Traps for new players

The CRC-Ps are proving extremely popular and the fourth funding round will close 29 August. In the first three rounds, a number of funding offers made by the Minister have not gone through to become a project. That’s very disappointing because it means millions of dollars of government support is delayed and not out there helping organisations to innovate.

The CRC Association’s understanding is that the main issues are: (1) IP has not been agreed upon before applying. IP arrangements should not be left until an offer has been made (2),  the private company (companies) not actually having the resources to match the Commonwealth’s offer. These are issues that should be sorted out prior to bidding for a CRC-P. Managers of the CRC Programme will no doubt be on the hunt for clues that these issues are clear in their due diligence for the CRC Advisory Committee.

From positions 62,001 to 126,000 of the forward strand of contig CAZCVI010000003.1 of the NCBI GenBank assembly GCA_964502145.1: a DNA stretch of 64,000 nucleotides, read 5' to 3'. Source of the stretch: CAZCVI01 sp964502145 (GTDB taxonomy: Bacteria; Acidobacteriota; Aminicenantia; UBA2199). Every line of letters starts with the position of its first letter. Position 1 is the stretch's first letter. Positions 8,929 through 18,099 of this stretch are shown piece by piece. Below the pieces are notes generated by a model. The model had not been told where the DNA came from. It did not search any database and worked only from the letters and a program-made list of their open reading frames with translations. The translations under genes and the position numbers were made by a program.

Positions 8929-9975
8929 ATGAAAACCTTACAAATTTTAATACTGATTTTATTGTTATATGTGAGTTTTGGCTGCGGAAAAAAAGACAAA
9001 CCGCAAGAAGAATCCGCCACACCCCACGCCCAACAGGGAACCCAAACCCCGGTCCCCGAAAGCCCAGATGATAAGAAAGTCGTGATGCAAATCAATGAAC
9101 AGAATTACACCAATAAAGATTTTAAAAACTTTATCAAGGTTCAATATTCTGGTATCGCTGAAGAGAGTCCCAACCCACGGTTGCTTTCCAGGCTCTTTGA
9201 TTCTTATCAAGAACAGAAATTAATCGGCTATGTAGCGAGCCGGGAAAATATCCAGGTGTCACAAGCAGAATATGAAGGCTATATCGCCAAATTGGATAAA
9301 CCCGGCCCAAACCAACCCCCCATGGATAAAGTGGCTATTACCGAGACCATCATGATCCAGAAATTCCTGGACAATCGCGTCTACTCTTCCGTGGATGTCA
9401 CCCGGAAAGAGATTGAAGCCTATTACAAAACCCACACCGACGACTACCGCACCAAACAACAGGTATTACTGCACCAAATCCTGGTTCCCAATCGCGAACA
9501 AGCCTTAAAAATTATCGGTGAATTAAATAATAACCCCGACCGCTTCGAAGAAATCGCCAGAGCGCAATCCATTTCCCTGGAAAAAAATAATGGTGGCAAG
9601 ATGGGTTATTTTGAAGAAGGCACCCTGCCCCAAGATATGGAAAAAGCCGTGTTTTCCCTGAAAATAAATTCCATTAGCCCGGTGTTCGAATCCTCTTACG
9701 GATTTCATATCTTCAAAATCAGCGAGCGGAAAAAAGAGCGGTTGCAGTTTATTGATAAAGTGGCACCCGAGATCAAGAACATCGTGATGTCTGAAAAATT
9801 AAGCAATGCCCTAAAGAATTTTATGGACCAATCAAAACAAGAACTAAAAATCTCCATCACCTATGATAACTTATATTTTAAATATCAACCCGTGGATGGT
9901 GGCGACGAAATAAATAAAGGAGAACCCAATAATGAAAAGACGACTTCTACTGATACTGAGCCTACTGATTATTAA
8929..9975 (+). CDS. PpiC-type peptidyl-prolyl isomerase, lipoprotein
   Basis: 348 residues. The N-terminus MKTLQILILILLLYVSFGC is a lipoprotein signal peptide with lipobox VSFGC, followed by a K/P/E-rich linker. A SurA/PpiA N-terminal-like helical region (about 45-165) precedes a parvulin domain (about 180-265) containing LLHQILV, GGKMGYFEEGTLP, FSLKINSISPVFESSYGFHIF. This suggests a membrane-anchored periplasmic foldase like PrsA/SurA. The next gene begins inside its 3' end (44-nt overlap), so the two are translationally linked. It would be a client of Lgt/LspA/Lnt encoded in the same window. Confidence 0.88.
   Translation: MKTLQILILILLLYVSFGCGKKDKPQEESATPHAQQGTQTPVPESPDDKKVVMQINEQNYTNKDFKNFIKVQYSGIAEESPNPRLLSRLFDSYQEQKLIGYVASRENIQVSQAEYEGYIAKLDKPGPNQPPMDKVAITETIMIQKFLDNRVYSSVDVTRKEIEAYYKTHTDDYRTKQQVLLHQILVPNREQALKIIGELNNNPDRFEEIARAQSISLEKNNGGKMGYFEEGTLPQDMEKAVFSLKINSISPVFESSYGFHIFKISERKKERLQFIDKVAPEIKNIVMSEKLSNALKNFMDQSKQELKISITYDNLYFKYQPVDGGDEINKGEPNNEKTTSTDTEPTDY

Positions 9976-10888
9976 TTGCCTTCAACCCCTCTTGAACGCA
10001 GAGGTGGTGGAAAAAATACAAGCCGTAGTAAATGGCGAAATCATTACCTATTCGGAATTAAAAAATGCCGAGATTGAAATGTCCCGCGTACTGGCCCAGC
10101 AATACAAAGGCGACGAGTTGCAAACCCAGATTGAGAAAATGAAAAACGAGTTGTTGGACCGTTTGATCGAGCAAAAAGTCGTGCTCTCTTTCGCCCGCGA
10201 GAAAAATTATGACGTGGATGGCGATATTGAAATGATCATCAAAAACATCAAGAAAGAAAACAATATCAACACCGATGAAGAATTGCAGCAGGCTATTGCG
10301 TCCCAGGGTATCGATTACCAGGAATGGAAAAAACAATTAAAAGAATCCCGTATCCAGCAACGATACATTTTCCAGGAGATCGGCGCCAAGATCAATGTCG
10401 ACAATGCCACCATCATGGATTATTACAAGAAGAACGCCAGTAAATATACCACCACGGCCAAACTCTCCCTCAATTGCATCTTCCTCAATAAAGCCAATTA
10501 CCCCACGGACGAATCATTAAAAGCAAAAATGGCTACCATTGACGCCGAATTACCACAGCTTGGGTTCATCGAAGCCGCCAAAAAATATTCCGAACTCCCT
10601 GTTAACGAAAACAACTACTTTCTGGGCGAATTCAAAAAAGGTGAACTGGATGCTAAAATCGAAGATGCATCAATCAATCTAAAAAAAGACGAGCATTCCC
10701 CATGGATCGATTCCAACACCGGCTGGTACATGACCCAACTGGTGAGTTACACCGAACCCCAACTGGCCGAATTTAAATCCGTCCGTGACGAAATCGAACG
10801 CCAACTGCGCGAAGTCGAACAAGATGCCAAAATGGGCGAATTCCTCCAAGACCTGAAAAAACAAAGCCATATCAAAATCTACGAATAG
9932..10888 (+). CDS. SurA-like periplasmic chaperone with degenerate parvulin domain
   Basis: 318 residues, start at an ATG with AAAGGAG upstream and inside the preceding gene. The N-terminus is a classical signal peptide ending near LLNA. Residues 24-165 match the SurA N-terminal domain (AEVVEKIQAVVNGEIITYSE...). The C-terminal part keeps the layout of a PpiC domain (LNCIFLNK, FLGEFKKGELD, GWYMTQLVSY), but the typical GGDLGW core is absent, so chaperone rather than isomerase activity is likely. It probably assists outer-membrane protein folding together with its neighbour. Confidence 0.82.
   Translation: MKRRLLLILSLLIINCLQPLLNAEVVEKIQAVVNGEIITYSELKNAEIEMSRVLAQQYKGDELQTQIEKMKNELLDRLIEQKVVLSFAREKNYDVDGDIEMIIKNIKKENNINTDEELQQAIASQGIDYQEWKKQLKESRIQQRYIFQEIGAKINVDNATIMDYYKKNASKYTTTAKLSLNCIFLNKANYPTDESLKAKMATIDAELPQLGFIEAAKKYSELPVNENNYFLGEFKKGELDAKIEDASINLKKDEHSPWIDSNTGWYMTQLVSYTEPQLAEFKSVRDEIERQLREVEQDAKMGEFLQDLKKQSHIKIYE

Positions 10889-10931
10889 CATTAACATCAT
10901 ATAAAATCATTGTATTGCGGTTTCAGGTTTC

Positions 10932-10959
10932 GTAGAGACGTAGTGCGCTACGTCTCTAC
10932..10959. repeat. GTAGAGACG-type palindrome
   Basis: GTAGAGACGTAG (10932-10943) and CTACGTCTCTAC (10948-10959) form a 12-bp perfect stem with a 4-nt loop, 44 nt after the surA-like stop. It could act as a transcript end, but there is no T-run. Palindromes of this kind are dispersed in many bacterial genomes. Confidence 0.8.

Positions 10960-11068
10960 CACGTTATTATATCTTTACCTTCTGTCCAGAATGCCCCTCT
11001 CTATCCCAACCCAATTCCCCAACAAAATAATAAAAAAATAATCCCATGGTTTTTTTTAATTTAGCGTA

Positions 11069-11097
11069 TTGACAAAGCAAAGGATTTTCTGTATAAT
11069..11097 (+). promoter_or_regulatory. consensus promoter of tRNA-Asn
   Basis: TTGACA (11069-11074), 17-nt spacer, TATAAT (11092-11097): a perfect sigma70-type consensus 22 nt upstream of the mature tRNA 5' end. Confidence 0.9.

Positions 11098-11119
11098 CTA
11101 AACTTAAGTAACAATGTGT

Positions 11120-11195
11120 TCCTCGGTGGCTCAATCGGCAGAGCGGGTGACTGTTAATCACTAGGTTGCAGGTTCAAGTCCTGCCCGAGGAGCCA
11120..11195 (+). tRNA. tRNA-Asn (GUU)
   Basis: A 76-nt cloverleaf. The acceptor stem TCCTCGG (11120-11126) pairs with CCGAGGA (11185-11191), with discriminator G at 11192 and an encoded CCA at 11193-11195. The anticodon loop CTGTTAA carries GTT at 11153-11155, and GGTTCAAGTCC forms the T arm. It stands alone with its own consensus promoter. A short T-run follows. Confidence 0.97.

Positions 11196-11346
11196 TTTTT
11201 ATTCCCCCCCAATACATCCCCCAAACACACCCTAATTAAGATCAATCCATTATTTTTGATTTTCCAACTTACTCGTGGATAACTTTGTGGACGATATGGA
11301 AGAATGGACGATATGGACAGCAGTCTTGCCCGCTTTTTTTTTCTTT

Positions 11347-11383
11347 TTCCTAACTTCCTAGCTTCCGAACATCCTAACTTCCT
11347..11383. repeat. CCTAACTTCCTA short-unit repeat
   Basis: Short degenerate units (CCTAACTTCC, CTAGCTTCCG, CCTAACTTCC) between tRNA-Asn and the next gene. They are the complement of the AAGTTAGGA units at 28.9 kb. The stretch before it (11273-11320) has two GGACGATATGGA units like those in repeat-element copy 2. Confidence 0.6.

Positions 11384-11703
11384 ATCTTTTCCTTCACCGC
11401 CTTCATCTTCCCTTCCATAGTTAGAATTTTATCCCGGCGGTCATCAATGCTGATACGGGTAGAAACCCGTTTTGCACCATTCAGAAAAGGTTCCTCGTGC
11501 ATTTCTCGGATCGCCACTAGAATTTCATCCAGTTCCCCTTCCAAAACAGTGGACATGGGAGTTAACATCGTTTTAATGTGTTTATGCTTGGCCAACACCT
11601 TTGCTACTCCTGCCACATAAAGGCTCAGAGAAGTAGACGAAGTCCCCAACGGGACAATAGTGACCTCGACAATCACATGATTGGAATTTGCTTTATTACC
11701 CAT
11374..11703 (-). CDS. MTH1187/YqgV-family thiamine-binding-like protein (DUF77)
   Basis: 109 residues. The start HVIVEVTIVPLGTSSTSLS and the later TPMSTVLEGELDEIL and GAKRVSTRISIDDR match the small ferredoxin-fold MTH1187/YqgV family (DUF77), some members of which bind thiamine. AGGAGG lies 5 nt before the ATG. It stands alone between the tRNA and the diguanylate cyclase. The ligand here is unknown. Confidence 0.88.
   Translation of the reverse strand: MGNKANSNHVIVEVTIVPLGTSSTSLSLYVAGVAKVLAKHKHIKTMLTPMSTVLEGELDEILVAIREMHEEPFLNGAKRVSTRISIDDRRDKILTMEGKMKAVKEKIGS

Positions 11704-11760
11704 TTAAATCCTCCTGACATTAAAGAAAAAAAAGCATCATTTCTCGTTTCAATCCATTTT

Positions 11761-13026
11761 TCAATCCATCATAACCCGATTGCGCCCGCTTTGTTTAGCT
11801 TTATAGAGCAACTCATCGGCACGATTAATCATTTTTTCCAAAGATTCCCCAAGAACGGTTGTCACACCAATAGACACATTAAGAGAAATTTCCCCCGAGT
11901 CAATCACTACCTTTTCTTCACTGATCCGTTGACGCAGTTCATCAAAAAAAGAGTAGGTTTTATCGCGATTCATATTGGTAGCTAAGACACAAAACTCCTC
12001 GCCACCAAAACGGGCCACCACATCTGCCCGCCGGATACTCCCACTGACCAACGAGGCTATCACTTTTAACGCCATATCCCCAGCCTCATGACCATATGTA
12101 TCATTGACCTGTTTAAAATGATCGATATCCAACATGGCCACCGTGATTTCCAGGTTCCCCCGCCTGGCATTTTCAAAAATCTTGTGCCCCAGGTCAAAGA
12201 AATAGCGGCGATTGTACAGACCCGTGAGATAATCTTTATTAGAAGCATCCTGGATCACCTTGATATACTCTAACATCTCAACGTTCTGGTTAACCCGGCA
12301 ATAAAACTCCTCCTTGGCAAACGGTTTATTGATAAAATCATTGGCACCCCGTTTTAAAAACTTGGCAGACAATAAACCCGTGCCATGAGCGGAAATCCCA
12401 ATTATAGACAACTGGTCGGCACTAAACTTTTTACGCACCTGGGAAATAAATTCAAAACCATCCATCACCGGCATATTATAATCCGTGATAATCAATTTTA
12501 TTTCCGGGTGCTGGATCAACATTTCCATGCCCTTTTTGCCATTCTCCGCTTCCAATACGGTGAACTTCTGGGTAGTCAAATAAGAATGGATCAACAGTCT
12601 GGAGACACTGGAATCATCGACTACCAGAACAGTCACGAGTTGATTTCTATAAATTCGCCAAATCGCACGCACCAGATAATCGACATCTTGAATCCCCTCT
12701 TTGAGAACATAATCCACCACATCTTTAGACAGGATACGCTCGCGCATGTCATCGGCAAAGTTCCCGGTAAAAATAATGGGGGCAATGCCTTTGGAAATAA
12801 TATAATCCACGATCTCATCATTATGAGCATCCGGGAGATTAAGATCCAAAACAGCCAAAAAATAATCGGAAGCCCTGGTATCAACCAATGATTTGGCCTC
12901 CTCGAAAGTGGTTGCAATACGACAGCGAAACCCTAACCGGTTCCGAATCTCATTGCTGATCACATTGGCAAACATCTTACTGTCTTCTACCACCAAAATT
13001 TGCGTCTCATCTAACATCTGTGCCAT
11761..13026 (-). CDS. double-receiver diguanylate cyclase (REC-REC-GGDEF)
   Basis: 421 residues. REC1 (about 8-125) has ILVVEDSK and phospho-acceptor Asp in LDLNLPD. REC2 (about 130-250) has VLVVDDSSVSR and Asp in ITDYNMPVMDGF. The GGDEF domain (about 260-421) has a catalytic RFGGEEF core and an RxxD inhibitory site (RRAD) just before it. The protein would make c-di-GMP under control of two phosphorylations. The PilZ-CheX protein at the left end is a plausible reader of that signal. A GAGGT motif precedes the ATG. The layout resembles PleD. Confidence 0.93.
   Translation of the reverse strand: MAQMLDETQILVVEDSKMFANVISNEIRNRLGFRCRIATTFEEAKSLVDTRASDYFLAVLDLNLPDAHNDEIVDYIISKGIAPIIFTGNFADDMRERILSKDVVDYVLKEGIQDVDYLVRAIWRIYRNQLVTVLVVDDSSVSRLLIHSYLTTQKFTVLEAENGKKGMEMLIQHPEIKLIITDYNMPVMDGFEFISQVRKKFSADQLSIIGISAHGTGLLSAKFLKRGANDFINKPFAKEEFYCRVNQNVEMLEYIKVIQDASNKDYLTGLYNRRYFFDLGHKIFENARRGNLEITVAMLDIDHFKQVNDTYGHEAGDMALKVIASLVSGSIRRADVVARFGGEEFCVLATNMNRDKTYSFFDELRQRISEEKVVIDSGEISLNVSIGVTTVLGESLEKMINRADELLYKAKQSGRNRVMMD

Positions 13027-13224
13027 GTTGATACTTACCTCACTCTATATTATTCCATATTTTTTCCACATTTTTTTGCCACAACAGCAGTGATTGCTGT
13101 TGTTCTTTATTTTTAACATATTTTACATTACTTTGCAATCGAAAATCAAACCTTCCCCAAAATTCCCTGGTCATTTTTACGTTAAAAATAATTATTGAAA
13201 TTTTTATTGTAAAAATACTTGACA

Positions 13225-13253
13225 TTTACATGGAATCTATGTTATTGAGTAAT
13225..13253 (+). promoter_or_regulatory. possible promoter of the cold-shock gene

For the coming round, the guidelines won’t change. So applicants should ensure they have the issues agreed prior to applying. The programme is ongoing, so if that means delaying an application for a few months to get it right, do it. IP discussions don’t get easier when a Commonwealth funding offer is on the table.

It seems like some companies may be relying on the CRC-P offer in order to raise private sector capital. Unfortunately, the Commonwealth’s offer is time limited whereas private capital raising almost always takes longer than anticipated. This is a high-risk strategy. The CRC-Ps may be very suitable for young companies but it is not a programme specifically designed for start-up support.

Collaboration takes time. Make sure you allow sufficient time for a quality bid. Ensure you have spoken to the right people in each of the collaborating organisations – the commercialisation office of a university might have a different view on the value of some IP than an individual researcher, just as the Board of a company might be more conservative in the resources they are willing to commit than a line manager.